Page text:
Brooke Inman is an artist and nature enthusiast residing in Richmond, Virginia. Her diverse practice specializes in Intaglio, Screen Printing, Zine-making, Drawing, and Color. Through obsessive organization, heightened awareness of detail, and close observation, Inman’s work transforms the banality of the everyday into a lens through which to view ourselves and the environment. Inman is currently adjunct faculty at the University of Richmond in the Visual and Media Arts Practice Department, and the Virginia Commonwealth University in the Painting and Printmaking Department. She also serves on the board at The Iridian Gallery and teaches printmaking in the Richmond community at Studio Two Three, The Virginia Museum of Fine Art Studio School, and The Visual Arts Center of Richmond. Inman received a BFA in Printmaking from the Cleveland Institute of Art in 2006, and a MFA in Painting and Printmaking from Virginia Commonwealth University in 2008. You can view more of her work at Cargo Collective.
Digital America conducted this interview while visiting the artist Brooke Inman in her studio as Neighborhood Cat Watch was being constructed. The piece is concerned with documenting the feral felines of Inman’s neighborhood, creating an overwhelming web of information that is personal and meticulous.
Neighborhood Cat Watch (2017) is currently featured in the Crooked Data: (Mis)information in Contemporary Art [site no longer live] exhibition at the University of Richmond Museums.
DigA: Could you talk about the different elements of the project (photos, drawings, and survey) and how they contribute to your concept for Neighborhood Cat Watch?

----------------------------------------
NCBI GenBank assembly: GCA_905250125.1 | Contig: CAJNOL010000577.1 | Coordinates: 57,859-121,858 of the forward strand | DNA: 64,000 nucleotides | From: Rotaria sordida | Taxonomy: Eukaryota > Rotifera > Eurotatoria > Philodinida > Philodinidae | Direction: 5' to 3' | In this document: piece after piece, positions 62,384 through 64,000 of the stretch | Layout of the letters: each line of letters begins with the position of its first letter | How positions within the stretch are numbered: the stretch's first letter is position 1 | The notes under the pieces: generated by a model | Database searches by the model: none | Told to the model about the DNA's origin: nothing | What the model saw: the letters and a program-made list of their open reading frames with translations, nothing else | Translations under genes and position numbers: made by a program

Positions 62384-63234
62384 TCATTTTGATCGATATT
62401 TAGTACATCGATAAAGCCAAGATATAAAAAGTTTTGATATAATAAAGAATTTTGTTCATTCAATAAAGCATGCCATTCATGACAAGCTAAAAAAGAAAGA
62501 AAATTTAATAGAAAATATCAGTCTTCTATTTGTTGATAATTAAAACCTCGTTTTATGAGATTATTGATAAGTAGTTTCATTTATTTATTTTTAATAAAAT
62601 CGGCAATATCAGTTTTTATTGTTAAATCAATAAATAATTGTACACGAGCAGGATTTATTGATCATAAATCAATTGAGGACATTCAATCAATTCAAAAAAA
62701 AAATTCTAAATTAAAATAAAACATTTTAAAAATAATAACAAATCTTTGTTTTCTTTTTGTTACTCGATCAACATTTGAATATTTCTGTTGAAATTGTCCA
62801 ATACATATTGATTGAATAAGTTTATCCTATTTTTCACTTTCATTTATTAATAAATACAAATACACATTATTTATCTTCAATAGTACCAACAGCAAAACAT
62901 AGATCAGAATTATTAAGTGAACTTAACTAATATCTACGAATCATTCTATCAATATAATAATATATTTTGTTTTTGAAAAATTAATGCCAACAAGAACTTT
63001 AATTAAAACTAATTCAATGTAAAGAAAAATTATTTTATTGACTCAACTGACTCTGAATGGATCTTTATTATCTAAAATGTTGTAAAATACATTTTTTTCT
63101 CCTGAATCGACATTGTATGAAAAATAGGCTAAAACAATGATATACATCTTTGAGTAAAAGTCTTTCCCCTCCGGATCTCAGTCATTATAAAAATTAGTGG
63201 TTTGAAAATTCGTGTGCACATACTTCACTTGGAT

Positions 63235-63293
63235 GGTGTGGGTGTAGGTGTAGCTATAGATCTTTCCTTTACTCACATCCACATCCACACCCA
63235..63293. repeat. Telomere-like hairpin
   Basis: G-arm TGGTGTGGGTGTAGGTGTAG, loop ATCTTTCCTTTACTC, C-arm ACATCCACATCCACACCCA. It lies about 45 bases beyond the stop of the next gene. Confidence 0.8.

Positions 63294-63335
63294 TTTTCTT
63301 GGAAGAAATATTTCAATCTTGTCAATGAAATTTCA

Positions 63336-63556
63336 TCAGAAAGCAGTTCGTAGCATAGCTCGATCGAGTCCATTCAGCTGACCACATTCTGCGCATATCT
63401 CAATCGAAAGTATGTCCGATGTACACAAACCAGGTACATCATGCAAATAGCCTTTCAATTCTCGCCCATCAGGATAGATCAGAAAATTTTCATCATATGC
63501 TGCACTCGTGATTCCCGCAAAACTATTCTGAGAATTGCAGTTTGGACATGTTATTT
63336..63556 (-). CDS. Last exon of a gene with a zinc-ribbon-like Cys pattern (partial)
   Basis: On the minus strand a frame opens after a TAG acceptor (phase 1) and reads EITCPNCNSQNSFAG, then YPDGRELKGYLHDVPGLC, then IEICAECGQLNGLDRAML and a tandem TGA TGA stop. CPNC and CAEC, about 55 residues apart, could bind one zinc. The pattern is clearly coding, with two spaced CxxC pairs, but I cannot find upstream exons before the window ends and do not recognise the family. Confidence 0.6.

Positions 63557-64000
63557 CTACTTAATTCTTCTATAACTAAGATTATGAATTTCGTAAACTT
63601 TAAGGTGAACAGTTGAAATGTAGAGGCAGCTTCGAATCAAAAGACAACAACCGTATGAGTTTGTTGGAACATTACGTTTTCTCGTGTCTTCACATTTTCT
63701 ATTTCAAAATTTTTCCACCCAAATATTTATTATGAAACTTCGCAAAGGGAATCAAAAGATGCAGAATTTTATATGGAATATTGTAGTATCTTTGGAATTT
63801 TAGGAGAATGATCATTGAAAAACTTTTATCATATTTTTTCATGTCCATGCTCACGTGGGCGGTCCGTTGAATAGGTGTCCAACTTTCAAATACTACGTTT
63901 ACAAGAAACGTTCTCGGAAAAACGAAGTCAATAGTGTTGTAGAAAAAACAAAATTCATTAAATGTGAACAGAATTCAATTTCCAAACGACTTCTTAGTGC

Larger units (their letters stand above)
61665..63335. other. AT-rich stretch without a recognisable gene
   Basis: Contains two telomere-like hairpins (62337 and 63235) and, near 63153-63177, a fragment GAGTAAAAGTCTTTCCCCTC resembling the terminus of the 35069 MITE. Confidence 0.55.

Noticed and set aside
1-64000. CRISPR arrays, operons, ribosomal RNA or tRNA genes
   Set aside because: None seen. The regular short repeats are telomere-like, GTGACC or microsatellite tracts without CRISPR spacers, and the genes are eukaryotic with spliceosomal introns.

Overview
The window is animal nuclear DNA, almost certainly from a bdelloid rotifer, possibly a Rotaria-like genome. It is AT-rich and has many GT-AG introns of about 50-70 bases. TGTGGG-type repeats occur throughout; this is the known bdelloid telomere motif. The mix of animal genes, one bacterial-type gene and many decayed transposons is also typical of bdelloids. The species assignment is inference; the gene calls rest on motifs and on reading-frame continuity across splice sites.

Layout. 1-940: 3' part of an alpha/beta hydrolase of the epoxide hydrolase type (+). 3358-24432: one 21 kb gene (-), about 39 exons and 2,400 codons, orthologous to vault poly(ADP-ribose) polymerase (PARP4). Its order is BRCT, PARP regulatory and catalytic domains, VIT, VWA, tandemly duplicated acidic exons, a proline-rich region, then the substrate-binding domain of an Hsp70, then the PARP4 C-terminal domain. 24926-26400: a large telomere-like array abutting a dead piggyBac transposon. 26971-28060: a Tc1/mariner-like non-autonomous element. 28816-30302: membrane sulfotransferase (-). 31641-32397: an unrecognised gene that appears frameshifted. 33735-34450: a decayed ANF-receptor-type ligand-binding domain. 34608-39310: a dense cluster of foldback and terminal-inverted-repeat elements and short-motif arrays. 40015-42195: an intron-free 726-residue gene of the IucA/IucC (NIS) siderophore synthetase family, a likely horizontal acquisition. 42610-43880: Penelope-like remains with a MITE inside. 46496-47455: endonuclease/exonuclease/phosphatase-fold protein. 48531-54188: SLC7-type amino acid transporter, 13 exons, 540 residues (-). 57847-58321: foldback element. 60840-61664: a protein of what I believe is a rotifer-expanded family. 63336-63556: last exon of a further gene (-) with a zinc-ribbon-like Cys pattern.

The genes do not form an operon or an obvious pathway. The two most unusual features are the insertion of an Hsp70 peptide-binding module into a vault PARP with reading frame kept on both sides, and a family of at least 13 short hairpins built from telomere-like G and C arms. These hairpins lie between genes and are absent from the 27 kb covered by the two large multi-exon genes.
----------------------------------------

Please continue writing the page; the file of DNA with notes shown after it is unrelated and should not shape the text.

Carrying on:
BI: Once I got the photos printed out, it felt a little more real … even though I still don’t really know what I’m doing. But that’s what’s kind of exciting about it, […] It’s so different for me to do this, and I like how it’s on the verge of being really … genuine with a façade of seriousness about it because I made this survey. This seemed like the last step, to put the surveys out in the neighborhood. I’ve been cat-watching and taking the photos for a year. All of 2016 was research-based for me, and then once I really started to think about how I’m going to present this […] It just made sense that the next step was to reach out to my neighbors, and so I made this survey and circulated that around my neighborhood I live in, Battery Park, which is a really wonderful neighborhood. I went to a Battery Park Civic Association meeting and introduced the project to my neighbors, and passed out forms there. Every time I get a response back, I am overjoyed because it connects more dots and makes the project more real for me.
DigA: What kind of data did you expect to collect from the community, and how did it change the project for you?
BI: There’s a level of dryness or seriousness to the survey, but the project itself goes back and forth between being really funny and maybe even useless. The other aspect of it [the project] is that it’s a little bit creepy, because there’s a lot of pictures of my neighbor’s houses. When I would see a cat and photograph it, I would be aware that sometimes my neighbors were watching me take pictures, because I wasn’t doing it sneakily, I was very much out in the open doing it.
DigA: Do the photos feel aesthetic to you, or is the information just about documentation?
BI: I feel really out of my realm with this project, as you know, I’m not a photographer, and I’m not presenting these as being good photographs. There are very few photos here that I think are actually good. They are, for the most part, very shitty cell phone pics that are printed out. They don’t feel precious to me as photographs, but more as information-based glimpses.
DigA: How does inter-media work inform your other practices, like your printmaking? Do you always collect data in your work?
BI: I do collect a lot of stuff […] collections in general have always been present [in the work]. Most recently I’ve been collecting things that people would consider trash. I’ve collected balloons off the beach, and that inspired a whole body of work. This is my collection of Richmond balloons (pulls out a clear sac full of balloons). They don’t really look like much in the bag, but when I hang them on the wall they are really quite beautiful.